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Introduction to Uno Platform

Very ambitious and quick-learning software engineer with programming and architectural skills.
Updated on ・4 min read

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The Uno Platform is a Universal Windows Platform Bridge that allows UWP-based code (C# and XAML) to run on iOS, Android, and WebAssembly. Uno has been developed for around 5 years now. It’s an open-source project which tries to replicate the whole UWP API which comes from the Windows Platform. Most of the common controls on the UWP / WinUI platform are implemented, file access, sharing, map controls. Having the same UI across all platforms is really tricky but here Uno succeeds.

It’s able to pull off the controls to look native depending on whichever platform it’s running on but still using UWP behind the scenes to have the programming model.
The interesting part about UNO and the rendering is that its actually using the native controls so it’s not just some lookalike. Your code can be reused on iOS, Android and Web.

What makes Uno stand out?
Uno sits on top of Xamarin Classic (not to be confused with Xamarin Forms, which also sit on top of Xamarin Classic). In terms of similarities, Uno use pure version of Windows XAML, but in my opinion, the difference is the API. If the developer wants to use something, then the API is there and if it’s not there then he/she can implement it.

The difference between Xamarin Forms and Uno used to be that the latter is able to access the Web as well. However, with the release of version 2.0, Uno Platform now provides renderers for Xamarin Forms, which can help run Xamarin Forms on the web, similar to what Ooui used to do when that project was active.

When building a UWP app, Uno runs on top of UWP and WinUI.
For the web, Uno is running on top of the mono runtime, the same runtime which Blazor uses. That’s because to execute C# code you need a runtime which allows to load libraries, has GC and so on. However, for mobile Uno runs on top of the Xamarin Native Stack.

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For iOS, Android, macOS, Uno is taking the debugger that mono provides, it’s just Visual Studio which breaks everything down and makes everything work.
For the web it is not a standard runtime it’s something that runs in the browser, basically the mono team implemented the chromium debugging protocol that allows injecting C# files in the chrome debugger. You can launch an app and in the browser, you are gonna have a second window that you are gonna see with a whole set of files that you can debug and put breakpoints in it and dive into. Not everything is there like watches and such, but you can have locals and the full stack trace which is mixed between js and C#. There are still some features missing like you can set breakpoints but you can’t expect values.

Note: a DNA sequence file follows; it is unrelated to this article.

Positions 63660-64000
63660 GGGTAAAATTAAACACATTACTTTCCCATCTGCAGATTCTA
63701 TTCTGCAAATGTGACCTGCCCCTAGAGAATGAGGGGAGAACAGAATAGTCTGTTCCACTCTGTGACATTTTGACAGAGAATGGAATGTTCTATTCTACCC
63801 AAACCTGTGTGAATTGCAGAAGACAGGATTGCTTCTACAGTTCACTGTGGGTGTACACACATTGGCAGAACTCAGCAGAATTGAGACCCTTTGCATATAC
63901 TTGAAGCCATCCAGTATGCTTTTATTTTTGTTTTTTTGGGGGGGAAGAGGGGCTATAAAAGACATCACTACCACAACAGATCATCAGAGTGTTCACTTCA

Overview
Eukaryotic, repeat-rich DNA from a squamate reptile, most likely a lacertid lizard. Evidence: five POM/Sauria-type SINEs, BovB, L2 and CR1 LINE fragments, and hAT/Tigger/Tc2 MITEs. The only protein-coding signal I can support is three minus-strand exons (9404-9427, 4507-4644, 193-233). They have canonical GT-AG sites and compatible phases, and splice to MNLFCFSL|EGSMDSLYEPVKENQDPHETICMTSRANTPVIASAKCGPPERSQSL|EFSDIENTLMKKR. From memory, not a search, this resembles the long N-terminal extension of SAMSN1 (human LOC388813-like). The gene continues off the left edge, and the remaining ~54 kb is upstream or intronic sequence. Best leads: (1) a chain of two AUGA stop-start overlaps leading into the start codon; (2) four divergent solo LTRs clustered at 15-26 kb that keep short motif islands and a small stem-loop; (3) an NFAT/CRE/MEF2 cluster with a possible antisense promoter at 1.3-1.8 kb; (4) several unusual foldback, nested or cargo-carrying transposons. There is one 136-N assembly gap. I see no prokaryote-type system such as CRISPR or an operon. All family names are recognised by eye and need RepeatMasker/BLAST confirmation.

Uno Ecosystem
The interesting part about Uno is that the whole UWP API is available, so if somebody wants to create or reuse their code and make something work with Uno that’s possible. Taking the same code and compiling over the Uno and making it run on all those platforms, so it’s basically up to the developer to choose what to do with it.

3rd party providers are already implementing cool stuff of their own. Syncfusion is building business controls like charts, graphs, schedulers.

And with the announcement of Uno 2.0 Hot Reload for XAML is now a thing. The capability to Hot Reload XAML from your IDE while the app is running, will give you the potential to update the UI without rebuilding. The Hot Reload feature works on iOS, Android and WebAssembly. Although that feature is still in its preview version, the team over at Uno is actively working on it.

Getting started

Firstly let’s start by opening Visual Studio and installing UNO from Extensions > Manage Extensions
Search for ‘Uno Platform’

Download the Uno Platform Templates

After that you will need to restart Visual Studio

Once modified, open Visual Studio again.

Select ‘Cross-Platform App (Uno Platform)’ template and choose a name for your project

Your new solution is ready, you will find a project for Android, iOS, WASM and UWP
What’s important to note is that your main code will be in the Shared project

Now you’re all set to start writing your first Uno App!

In conclusion
The relatively new tech(WebAssembly) continues to justify the attention it is getting. Its offspring Uno Platform has many benefits that come along with it, just listing all of them deserves a separate article of its own. Web developers should take advantage of this rewarding-to-know tech, its low learning curve is nice and easy and would surely pay off at some point in the developers career.

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